I remember exactly where I was the moment Tiger Woods became personally relevant. It was on the golf course at Kingsmill resort in Williamsburg, and I was 9-years-old. My father and I watched him close out his historic 2000 U.S. Open win from the clubhouse, a bafflingly dominant affair in which he shot 12-under to second place Ernie Els’ 3-over. My dad looked at me and said, “You’re watching the best to ever play the game.” At that point, Tiger Woods immediately became my favorite professional athlete.
The man we see before us now is a vastly different one than the demigod that ran rampant through the tour in the early 2000s. We may never know what happened that fateful Thanksgiving weekend (let’s be real, Elin went at him with a nine iron like a whack-a-mole), but what we do know is that the Tiger that emerged from that wrecked Escalade, high as balls on Ambien, was a broken shell of the golfing robot that made golf cool more than a decade ago.
Tiger, I get it. Your dad was in the military and you were trained to be an iron-wielding assassin since an age when most of us were still sh*tting ourselves. You were probably a quiet, nerdy kid growing up -- that kid that lived on the military base and was really good at golf. After a couple years in college, it was “hello, world” time and you were unleashed onto a sport that would never be the same. All of the sudden, you weren’t Eldrick anymore. You had money that would take several lifetimes to spend, legions of fans, sponsors and sportswriters and “friends” that would suck your d*ck if you asked them to.
And, apparently, ask you did. I’m not going to hate on anyone for indulging in the fruits that life offers them. No one who hates Tiger for his decisions has the slightest idea of what it must be like, being able to take and do and drink and snort and bang whatever you want, to party with the most beautiful women and famous dudes, chicks throwing box at you like an Ikea dumpster. I bet the ride was incredible. Sure, tagging 120 women while married to the mother of your children might be a little excessive, but let those without sin cast the first stone. You did some f*cked up sh*t, but it should have been between you and Elin. Instead, the Twitter and TMZ and YouTube culture that we live in raked you through the coals of the most humiliating public shaming since “The Scarlet Letter.” Let’s be honest, people started loving Tiger because he was good at golf. That’s it. Stop acting like he cheated on your baby sister.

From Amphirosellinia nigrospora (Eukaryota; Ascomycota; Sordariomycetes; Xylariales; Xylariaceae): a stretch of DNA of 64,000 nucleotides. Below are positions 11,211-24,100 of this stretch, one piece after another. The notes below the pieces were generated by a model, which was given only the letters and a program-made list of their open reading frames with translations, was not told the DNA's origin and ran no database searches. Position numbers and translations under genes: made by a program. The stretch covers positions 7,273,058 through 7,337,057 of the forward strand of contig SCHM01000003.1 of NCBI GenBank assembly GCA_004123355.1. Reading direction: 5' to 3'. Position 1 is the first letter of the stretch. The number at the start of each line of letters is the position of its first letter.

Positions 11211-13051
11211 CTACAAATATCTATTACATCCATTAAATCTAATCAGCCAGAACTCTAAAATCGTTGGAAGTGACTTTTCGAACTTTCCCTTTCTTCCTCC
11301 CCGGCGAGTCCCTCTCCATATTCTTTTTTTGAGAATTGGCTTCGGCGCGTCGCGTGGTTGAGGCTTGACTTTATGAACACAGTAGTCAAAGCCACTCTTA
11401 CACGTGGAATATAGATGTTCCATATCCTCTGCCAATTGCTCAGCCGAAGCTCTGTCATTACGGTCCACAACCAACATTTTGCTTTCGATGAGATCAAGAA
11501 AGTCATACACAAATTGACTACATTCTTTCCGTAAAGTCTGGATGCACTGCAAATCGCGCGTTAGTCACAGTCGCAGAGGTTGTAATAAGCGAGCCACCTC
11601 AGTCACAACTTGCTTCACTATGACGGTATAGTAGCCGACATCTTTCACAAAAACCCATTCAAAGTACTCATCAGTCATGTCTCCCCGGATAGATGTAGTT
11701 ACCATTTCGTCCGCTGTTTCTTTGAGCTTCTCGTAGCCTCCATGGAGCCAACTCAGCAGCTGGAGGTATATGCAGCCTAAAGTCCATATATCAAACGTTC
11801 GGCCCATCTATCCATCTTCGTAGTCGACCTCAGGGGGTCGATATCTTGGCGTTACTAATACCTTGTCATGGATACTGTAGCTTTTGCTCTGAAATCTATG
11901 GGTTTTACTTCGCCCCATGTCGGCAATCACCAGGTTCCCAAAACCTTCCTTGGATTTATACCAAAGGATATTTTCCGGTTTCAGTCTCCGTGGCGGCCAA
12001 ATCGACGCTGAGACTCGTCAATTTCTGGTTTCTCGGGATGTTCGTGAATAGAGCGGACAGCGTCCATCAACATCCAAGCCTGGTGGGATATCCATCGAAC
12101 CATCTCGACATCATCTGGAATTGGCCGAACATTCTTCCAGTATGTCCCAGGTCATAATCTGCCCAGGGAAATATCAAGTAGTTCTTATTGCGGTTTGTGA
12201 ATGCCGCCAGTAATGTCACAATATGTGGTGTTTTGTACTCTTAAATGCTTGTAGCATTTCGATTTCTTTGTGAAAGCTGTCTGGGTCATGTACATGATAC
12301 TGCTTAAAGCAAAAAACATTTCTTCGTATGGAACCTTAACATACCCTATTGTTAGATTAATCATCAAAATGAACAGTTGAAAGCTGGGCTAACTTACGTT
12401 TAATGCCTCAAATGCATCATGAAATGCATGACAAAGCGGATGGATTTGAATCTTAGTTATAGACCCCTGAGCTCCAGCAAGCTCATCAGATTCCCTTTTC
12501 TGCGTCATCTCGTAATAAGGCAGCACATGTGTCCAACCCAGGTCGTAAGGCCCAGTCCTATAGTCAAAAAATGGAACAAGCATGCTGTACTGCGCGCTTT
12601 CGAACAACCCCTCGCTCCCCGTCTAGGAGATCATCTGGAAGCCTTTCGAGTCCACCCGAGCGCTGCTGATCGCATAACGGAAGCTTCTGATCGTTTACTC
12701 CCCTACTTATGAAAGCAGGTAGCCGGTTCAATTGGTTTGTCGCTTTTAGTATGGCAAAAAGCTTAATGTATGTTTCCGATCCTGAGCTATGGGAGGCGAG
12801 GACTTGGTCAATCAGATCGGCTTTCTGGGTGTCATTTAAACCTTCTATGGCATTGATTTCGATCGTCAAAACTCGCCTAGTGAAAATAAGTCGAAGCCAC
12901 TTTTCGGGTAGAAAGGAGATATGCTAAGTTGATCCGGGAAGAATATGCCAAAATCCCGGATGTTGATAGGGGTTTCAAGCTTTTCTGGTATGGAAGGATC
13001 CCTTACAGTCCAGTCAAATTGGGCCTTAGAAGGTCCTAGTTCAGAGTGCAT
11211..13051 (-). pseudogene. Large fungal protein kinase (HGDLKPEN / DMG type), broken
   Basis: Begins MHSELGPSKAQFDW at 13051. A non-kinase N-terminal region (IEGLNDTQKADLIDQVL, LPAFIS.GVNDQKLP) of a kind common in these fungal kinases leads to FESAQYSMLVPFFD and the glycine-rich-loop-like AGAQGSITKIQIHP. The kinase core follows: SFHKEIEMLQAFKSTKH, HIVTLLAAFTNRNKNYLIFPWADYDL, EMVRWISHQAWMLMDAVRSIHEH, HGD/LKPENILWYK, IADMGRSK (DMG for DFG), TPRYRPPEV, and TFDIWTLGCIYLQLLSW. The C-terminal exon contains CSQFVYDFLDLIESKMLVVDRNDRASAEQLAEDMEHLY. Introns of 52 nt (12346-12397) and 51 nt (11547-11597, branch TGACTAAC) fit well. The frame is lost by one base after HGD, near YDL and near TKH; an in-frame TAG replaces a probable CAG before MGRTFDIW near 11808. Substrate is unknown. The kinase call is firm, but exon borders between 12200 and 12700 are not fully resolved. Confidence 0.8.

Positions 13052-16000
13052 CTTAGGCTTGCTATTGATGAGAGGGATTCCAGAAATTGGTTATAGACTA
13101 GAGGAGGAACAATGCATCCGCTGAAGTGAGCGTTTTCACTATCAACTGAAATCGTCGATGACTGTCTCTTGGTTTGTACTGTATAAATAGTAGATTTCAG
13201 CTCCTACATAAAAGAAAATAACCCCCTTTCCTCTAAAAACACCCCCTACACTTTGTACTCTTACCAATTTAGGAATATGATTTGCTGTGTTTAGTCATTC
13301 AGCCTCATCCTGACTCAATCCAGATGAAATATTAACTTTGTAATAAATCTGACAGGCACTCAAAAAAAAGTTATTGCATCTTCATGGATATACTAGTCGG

Imagine someone published the entirety of your internet browsing history (I’ll wait while you reflexively purge it). Imagine strangers you’ve never met knew intimate, personal details about your life. Imagine those sponsors dried up, those sportswriters crucified you, and those “friends” deserted you. Then, imagine you had to go in front of millions of people and hit a tiny ball hundreds of yards into a tiny hole, 72 times a weekend. I get why Tiger struggled over the past 30 months. Hell, I’m surprised he doesn’t break down and cry at every tee box. I would’ve quit golf and lived in seclusion on my yacht long ago. But he keeps at it, trying to reclaim a little bit of that magic, that aura that told everyone on tour that he was not to be messed with.
Two weeks ago Tiger won, something he’s done 71 times before on tour. But this one was different. It was different because, for the first time in a while, it was familiar. The big putts, the long drives, the surge and hold. And this weekend, at the Masters, the world needs you to win, Tiger. You, as incredible as it is, have become somewhat of an underdog, and America loves an underdog. I need to believe it’s possible to come back from the bottom of bottoms, to again become that scowling, cursing, club-tossing, unbeatable d-bag that I fell in love with twelve years ago. For bros everywhere, Tiger, we need this.